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Your iPhone can be tracked via Bluetooth — and you may not be able to stop it

A thumb taps a generic smartphone with the Bluetooth logo and the word 'Bluetooth' displayed on the screen.
(Image credit: sdx15/Shutterstock)

Your smartphone or laptop gives off unique Bluetooth radio signals that can be identified and used to track your device's location, says a new research study. Just turning Bluetooth off can't always prevent this — some devices, especially Apple ones, might need to be totally powered off.

When Bluetooth is turned on, all mainstream smartphones, laptops, and smartwatches do their best to try to keep you  anonymous through randomizing network addresses and other means. But there's enough variation in the physical radio signals sent out by each device to be able to uniquely "fingerprint" individual devices much of the time, says the University of California, San Diego study.

"These applications use cryptographic anonymity that limit an adversary's ability to use these beacons to stalk a user," the study says. "However, attackers can bypass these defenses by fingerprinting the unique physical-layer imperfections in the transmissions of specific devices."

"Even when there are hundreds of devices we encountered in the field, it is still feasible to track a specific mobile device by its physical-layer fingerprint," the study notes. It did caution that certain devices had similar fingerprints, which could lead to misidentification. 

Some devices were easier to fingerprint than others. While iPhones tended to have similar-looking fingerprints, they were substantially "louder" than Android devices, sending out stronger Bluetooth signals and being detectable at greater distances.

Study leaders Hadi Givehchian and Nishant Bhaskar told The Register that the equipment needed to track these devices would cost about $200. They found that picking out individual devices using Bluetooth signals in public places was not that efficient — they were able to identify devices only between 40% and 50% of the time.

However, once a device's Bluetooth signal profile was known, the researchers said, they were able to follow the device around town with an accuracy rate of 96%.

The study, entitled "Evaluating Physical-Layer BLE Location Tracking Attacks on Mobile Devices," will be formally presented at the IEEE Symposium on Security and Privacy in May 2022.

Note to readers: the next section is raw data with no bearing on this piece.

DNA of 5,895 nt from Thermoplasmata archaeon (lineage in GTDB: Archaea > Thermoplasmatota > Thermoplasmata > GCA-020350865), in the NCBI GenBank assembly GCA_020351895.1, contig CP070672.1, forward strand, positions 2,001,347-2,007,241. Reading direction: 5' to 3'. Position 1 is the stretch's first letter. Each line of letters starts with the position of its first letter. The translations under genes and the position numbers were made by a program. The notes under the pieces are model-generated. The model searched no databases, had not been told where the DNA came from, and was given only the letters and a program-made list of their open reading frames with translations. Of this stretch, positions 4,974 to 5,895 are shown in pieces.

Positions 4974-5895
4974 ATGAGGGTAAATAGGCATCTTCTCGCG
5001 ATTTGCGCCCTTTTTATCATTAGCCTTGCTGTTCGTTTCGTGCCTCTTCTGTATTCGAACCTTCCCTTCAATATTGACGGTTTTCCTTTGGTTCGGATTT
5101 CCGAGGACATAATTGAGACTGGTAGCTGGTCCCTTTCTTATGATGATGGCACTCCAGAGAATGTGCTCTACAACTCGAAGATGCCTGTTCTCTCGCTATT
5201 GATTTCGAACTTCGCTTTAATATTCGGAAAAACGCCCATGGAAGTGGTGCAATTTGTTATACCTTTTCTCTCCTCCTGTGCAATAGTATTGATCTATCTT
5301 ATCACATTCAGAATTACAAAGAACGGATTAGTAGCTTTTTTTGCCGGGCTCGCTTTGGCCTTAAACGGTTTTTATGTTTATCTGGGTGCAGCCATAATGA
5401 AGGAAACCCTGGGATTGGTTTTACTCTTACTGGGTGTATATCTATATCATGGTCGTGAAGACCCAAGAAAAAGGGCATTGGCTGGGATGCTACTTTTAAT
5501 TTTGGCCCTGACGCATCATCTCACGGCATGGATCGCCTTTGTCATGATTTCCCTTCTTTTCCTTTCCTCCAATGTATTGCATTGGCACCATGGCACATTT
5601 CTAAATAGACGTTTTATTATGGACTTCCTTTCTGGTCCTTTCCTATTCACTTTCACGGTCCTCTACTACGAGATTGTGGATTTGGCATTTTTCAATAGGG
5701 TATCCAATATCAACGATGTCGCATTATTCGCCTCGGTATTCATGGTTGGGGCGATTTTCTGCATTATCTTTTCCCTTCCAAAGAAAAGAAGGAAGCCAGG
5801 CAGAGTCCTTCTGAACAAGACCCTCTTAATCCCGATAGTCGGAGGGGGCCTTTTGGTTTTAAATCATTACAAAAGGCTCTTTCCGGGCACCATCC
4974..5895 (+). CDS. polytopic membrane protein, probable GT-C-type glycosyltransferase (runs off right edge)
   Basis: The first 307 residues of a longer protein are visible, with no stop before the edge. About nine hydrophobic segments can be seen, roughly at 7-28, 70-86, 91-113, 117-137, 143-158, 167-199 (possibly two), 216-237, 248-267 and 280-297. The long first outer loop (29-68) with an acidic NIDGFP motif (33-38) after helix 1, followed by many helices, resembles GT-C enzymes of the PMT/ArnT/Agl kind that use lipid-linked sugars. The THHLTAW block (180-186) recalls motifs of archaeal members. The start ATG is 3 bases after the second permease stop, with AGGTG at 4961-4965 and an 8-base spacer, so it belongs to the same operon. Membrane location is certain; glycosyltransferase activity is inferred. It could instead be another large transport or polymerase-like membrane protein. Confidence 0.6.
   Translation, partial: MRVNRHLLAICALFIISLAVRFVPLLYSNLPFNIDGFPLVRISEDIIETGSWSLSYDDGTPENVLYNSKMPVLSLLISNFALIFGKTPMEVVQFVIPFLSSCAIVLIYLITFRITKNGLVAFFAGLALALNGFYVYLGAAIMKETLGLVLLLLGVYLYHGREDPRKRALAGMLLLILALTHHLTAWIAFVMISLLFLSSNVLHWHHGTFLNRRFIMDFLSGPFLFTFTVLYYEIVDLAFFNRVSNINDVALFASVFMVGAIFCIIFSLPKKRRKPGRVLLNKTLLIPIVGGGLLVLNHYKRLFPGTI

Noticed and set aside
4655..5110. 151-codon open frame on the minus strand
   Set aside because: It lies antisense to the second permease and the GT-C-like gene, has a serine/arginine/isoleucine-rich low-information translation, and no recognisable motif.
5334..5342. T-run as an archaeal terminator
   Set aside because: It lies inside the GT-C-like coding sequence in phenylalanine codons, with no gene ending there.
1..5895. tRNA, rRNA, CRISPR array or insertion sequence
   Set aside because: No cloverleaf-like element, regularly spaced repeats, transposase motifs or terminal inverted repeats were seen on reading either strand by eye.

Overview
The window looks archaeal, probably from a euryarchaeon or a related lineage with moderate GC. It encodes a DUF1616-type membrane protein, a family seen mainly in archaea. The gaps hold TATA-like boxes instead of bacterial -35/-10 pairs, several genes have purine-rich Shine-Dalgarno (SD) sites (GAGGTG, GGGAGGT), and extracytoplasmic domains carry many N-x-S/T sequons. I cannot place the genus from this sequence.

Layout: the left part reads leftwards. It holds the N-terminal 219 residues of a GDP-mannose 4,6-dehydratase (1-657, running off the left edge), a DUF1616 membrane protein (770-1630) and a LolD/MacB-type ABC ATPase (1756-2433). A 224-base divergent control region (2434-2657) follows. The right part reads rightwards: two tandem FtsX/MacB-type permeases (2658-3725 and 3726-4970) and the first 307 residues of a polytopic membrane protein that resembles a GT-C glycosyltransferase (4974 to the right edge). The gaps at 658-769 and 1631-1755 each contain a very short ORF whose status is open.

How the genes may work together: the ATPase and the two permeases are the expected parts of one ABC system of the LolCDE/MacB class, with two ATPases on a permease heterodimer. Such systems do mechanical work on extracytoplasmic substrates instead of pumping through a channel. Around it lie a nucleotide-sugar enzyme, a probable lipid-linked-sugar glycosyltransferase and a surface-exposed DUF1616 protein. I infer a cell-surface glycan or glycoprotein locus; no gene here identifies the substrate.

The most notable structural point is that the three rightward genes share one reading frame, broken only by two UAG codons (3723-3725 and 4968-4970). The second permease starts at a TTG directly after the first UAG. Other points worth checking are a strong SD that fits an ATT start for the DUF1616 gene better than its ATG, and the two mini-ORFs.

Nonetheless, there are limits to this method, the study admits. It works best "for specific devices with extremely unique fingerprints, and when the target device has a relatively stable temperature."

The study calls these Bluetooth signals "beacons," but they're not the same as the Bluetooth beaconing devices that some stores and restaurants place on-premises to send one-way communications to smartphones. 

Rather, the "beacons" in this study are two-way communications between devices that are meant to be anonymized so that third parties can't tell which devices are sending the signals.

What you can do to prevent Bluetooth tracking

How much you can do to prevent your phone from being tracked this way depends on your platform. Because the main use case for this technology on Android phones is for COVID-19 tracking apps, you can simply turn off or not install such apps.

Windows has a function that uses Bluetooth Low Energy (BLE) and Wi-Fi to transmit information between nearby devices, though it seems to be seldom used. To turn it off, go into Settings > Privacy > Other devices (you'll need to scroll down the left-hand navigation bar) and turn off "Communicate with unpaired devices."

On both Windows and Android, switching off Bluetooth in Settings or in the Quick Settings or Taskbar should limit Bluetooth "beaconing." 

Not so for Apple devices, apparently, including iPhones, Mac or Apple Watches. Bluetooth signals are used by Apple for its Find My and AirDrop features, as well as its Continuity protocol that lets you smoothly shift from working on one Apple device onto another. Some of those functions will continue to operate and send out signals even if you manually turn off Bluetooth. 

"On some Apple devices, disabling Bluetooth in the Control Center (the menu accessed by swiping down from the top of the screen) may not stop it from beaconing," study leaders Hadi Givehchian and Nishant Bhaskar told The Register. The only method that's certain is "powering down a personal [device] entirely."

The latest iteration of Find My that came with iOS 15 can even locate some recent iPhones that have been powered off or factory reset, as long as other Apple devices are nearby. Apple hasn't said how that works or whether it involves Bluetooth.

It's likely that you might be able to disable Bluetooth signal "beaconing" by turning off Find My in your Apple account. But that takes away one of the benefits of owning an Apple device.

We've reached out to Apple for comment and will update this story when we receive a reply.

Paul Wagenseil

Paul Wagenseil is a senior editor at Tom's Guide focused on security and privacy. He has also been a dishwasher, fry cook, long-haul driver, code monkey and video editor. He's been rooting around in the information-security space for more than 15 years at FoxNews.com, SecurityNewsDaily, TechNewsDaily and Tom's Guide, has presented talks at the ShmooCon, DerbyCon and BSides Las Vegas hacker conferences, shown up in random TV news spots and even moderated a panel discussion at the CEDIA home-technology conference. You can follow his rants on Twitter at @snd_wagenseil.